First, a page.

The future of Internet radio may be in jeopardy. Pandora — one of the largest online radio services — is on the verge of shutting down, its founders told the Washington Post. The problem? Royalty hikes put in place last year are costing the company most of its income. And it’s not alone.
The federally mandated increase, set to take full in effect in 2010, doubles the per-song rate Internet radio stations have to pay for each play. On the flip side, broadcast radio pays nothing and even satellite radio pays a lower rate. Given that Internet radio appears to be the fastest growing medium of the three, many see the equation as a dangerous disconnect.
Pandora will end up paying 70 percent of its annual revenue to fees, its founder told the Post — a total of about US$17 million in royalties out of $25 million in expected revenue. The company is losing money, he said, and will “have to pull the plug” if things don’t change. They and other competing providers have petitioned to have the fees reduced but so far have seen no success.
SoundExchange, the organization that represents the music industry and helped usher in last year’s hike, believes the formula is fair for musicians and will give them a much-needed way to earn profit as CD sales suffer an ongoing decline. The Internet-based model, SoundExchange claims, has a higher potential for profit and could make up the money with better-placed ads.
Pandora, for its part, is working on an expanded ad system — but its executives don’t appear to think it’ll be enough to save the ship from sinking into the ocean of play-based fees.
The timing couldn’t be worse for Pandora, which is seeing a surge in usage following the debut of its iPhone application — an offering that’s pulled in millions of new subscribers. The popularity of the mobile-based platform is being dubbed the first sign of a major shift — one that could be put in danger if sites like Pandora can’t survive.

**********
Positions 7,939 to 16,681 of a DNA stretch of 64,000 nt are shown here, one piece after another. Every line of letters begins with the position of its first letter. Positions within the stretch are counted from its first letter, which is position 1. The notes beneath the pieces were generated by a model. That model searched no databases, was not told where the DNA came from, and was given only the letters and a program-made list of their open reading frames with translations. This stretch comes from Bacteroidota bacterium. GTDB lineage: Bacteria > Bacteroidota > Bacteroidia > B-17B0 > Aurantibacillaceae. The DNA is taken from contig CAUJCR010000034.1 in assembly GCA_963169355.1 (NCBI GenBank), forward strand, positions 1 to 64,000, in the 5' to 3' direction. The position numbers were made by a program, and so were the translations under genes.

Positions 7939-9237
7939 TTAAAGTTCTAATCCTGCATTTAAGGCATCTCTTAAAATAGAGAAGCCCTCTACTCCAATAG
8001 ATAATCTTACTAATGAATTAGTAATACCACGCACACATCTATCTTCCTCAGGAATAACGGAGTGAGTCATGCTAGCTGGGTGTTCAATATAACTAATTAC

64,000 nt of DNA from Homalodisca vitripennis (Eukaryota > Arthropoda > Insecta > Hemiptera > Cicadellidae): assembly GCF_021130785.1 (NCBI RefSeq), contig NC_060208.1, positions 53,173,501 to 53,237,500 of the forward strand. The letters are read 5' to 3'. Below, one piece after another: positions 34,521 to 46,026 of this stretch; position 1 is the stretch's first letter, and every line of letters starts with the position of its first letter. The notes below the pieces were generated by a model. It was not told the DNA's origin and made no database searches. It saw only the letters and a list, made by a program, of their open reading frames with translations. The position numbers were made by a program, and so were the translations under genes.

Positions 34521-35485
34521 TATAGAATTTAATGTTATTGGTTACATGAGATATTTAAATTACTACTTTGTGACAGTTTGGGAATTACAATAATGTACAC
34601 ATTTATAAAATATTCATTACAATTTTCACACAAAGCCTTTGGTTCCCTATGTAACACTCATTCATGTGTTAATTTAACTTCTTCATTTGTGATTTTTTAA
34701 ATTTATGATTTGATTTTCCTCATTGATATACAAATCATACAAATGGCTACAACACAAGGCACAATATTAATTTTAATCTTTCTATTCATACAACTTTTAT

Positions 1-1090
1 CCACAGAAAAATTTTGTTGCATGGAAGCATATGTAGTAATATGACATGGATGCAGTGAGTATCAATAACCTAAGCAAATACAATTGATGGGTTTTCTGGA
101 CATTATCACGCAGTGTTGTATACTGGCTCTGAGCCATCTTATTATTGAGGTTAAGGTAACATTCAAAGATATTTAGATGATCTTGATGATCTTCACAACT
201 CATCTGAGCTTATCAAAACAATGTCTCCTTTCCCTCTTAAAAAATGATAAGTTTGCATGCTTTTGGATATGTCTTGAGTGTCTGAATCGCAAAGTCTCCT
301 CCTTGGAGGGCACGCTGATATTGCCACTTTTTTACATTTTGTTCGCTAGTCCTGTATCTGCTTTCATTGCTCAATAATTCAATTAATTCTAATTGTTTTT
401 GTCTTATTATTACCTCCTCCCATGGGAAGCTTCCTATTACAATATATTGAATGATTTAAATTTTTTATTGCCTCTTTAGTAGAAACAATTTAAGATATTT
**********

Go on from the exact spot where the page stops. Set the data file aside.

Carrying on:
“The iPhone, with the app store, has doubled the number of new daily subscribers and has changed the whole conversation about Internet radio,” Phil Leigh, a senior analyst with Inside Digital Media, told the E-Commerce Times. “Instead of it being something ancillary or marginal, it’s now being considered as something that might well replace satellite radio if not broadcast radio,” he said.
As with any new medium still being developed and monetized, Internet radio may just need more time before it’s able to turn around a larger profit.
“The birth and the sustenance of Internet radio is a 21st Century phenomenon,” David Irwin, director of the Institute for Communication Law Studies at Catholic University Law School, told the E-Commerce Times. “It needs to be differentiated or given enough time to grow and nurture so that it can make it,” he noted.
Particularly with other mass media outlets facing their own financial struggles, Irwin said, online radio should be given enough slack to make it past its infancy.
“It would be a travesty if we lost Internet radio in an era where newspapers [and] newsprint is threatened. Even television networks are having to reinvent themselves and come up with new revenue streams,” Irwin pointed out.
Finding the Solution
The solution, then, may be finding a compromise. In the end, it could prove beneficial not only for the Internet radio stations but also for the music industry on the whole.
“If the royalties are going to drive [the stations] out of business, then I think the record industry is going to see that that’s not in their interest,” Leigh commented.
The industry’s goal, of course, is to compensate its artists and other interests. No matter how much it wants that, though, if its rates force stations to shut down, then no one’s getting anything.
“I guess it’s a five letter word: ‘greed.’ They just got too greedy. They wanted too much. They should be paid something, but it needs to be more reasonable — especially considering the fact that broadcast radio pays nothing,” Leigh theorized.
“I believe what will happen is that the record labels will begin to have a more friendly attitude to the industry and be more accommodating,” he concluded.
Pandora certainly hopes he’s right. However, the clock is ticking, its executives say — and time is rapidly running out.